Not true; a lot of data is harvested automatically these days. And if you're getting the data by having the customer fill something out, then you're not paying for the typing.

      • Re: (Score:2, Insightful)

        by Anonymous Coward

        the metrics can be collected as the data is written instead of needing to search across the data.

        Yet if you are only going to ever look at it once then why bother optimizing to that case? I have also seen cases where doing this you loose some other piece of information. Like my example bellow you maybe right now only care about total time at a drop off. But maybe at some future point you care more about the time it started and ended? So careful what you prune.

        Having implemented a few systems myself one

    • Re: (Score:2, Interesting)

      by Anonymous Coward

      I work for a large resource company and we collect loads of data... some of which is valuable today and some of which is valuable tomorrow... interestingly what is of value tomorrow is dependent on the maturity for data consumption is today.......

      so we collect the data not because it's of value today, but because we might analyse it tomorrow in a new way.

    • Re:Which 90% ? (Score:4, Interesting)

      by alexhs (877055) on Saturday July 10, 2010 @08:43AM (#32859790) Homepage Journal

      If each piece of data has 90% probability of not beaing read again...

      You discard only 10 pieces out of 100, or out of 1 billion, whatever...

      The probability that none of these 10 pieces of data would have ever been needed again is 0.9^10 = 0.348 = 34.8%

      Which means that you keep all of your data.

      Caveats :

      • This assumes that all pieces have equal interest (but maybe you store a field that the interface doesn't allow you to retrieve).
      • Assuming a random access on the 10% used, if you remove 10 out of 100, you have a much more important retrieve failure than if you remove 10 out of a billion. Some retrieve failure rate could be acceptable.
      • If each piece of data has 90% probability of not [being] read again...

        Each piece of data has a 10% chance of being necessary. For any given sample, 1/10th of them will be necessary.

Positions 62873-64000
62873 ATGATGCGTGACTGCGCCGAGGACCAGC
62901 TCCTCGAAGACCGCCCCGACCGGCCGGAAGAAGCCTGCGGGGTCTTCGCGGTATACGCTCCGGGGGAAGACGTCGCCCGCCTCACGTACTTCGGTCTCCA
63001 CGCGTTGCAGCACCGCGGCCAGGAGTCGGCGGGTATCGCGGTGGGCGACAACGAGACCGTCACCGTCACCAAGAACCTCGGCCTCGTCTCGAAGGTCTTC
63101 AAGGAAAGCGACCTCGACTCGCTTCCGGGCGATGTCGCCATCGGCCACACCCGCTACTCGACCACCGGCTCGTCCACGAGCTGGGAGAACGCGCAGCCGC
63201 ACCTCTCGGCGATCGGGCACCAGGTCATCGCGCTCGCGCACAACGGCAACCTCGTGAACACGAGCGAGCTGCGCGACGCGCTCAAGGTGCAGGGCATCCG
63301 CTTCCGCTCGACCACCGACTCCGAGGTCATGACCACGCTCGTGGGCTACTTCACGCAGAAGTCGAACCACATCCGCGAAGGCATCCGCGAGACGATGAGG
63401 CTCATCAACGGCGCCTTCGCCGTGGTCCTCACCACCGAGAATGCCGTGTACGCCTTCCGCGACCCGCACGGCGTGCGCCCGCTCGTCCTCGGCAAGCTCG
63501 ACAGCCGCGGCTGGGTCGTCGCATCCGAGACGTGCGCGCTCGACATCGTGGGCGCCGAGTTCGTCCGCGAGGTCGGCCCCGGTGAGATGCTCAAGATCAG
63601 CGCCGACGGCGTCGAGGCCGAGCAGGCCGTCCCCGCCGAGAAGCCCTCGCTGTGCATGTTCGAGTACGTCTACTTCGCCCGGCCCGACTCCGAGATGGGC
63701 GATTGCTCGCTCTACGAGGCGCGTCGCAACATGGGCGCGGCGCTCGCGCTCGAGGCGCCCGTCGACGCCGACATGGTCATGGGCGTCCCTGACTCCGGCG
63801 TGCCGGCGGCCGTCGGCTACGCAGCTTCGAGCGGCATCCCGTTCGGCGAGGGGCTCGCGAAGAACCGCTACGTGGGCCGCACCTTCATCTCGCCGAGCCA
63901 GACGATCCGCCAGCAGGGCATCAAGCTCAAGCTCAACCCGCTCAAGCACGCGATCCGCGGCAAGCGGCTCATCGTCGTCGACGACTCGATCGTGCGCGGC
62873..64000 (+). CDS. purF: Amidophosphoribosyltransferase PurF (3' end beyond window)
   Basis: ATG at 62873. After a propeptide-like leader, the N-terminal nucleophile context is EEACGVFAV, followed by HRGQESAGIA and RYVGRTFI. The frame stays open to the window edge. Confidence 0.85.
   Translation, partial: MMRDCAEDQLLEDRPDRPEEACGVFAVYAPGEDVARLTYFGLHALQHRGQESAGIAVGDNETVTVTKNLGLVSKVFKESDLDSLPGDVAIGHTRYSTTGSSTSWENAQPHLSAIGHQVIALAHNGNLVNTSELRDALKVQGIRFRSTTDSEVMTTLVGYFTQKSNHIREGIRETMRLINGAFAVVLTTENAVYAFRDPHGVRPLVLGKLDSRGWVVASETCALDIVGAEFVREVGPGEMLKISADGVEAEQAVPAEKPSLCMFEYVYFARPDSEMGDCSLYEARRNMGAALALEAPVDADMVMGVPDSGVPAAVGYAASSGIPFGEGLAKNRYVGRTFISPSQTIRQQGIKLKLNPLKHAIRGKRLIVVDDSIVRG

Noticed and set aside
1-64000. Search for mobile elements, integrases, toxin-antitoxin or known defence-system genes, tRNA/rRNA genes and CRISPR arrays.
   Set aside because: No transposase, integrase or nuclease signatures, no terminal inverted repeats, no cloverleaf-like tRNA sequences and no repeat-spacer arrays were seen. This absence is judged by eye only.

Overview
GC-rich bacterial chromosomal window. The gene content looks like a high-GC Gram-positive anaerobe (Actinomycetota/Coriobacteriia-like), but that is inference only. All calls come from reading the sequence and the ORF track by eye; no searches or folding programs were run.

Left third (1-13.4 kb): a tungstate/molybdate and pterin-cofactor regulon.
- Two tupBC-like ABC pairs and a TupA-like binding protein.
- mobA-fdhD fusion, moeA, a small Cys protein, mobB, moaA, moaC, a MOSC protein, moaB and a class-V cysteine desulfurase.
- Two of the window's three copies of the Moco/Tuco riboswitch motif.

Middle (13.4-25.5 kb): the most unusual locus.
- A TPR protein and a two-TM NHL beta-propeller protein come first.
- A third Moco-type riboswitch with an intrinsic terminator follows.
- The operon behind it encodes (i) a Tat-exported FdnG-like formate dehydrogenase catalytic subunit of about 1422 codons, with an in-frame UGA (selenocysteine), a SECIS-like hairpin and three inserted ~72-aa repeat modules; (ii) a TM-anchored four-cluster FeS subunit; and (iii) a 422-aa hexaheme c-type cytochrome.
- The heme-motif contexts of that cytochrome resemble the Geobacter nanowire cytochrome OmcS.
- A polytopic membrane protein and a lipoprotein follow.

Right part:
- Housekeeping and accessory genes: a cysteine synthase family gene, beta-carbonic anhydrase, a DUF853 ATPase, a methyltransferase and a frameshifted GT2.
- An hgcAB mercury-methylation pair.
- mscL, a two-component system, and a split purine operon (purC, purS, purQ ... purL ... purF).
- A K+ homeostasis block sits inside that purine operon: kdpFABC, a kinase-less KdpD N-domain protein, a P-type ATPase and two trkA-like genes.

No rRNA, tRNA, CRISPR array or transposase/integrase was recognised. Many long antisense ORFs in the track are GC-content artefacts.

Now, a MUCH more useful set of data is probability over time. 1/10 within 10 years? 5 years? 1 week?

        • Re:Which 90% ? (Score:4, Informative)

          by alexhs (877055) on Saturday July 10, 2010 @01:16PM (#32861142) Homepage Journal

          For any given sample, 1/10th of them will be necessary.

          I'm sorry but you're wrong. That's not how stats are working.

          Let's play heads or tails.
          Each toss has a 50% chance of being heads.
          According to you, for any number of tosses, 50% of them will be heads. In other words, you're saying that there is a 100% chance that half of them will be heads.

          For a sample of two tosses, that would mean a 100% probability of one head(s) and one tail(s).
          I hope that you see how this is wrong. You would actually have 50% probability of one head and one tail, 25% probability of two heads, 25% probability of two tails.

          For a sample of size n, 10% probability for a piece of data to be necessary, the correct formula says that the probability for at least one element of the sample to be necessary is 1-(0.9^n), which quickly approches 1 (100%) as n increases.

          Now, a MUCH more useful set of data is probability over time. 1/10 within 10 years? 5 years? 1 week?

          It depends of what you mean by probability over time. What I can tell you is that as more time elpases, the probability of an element to be necessary (more correctly, to having been necessary) increases. The 90% never read is supposedly for an infinity of time (that's what "never" means, right ?).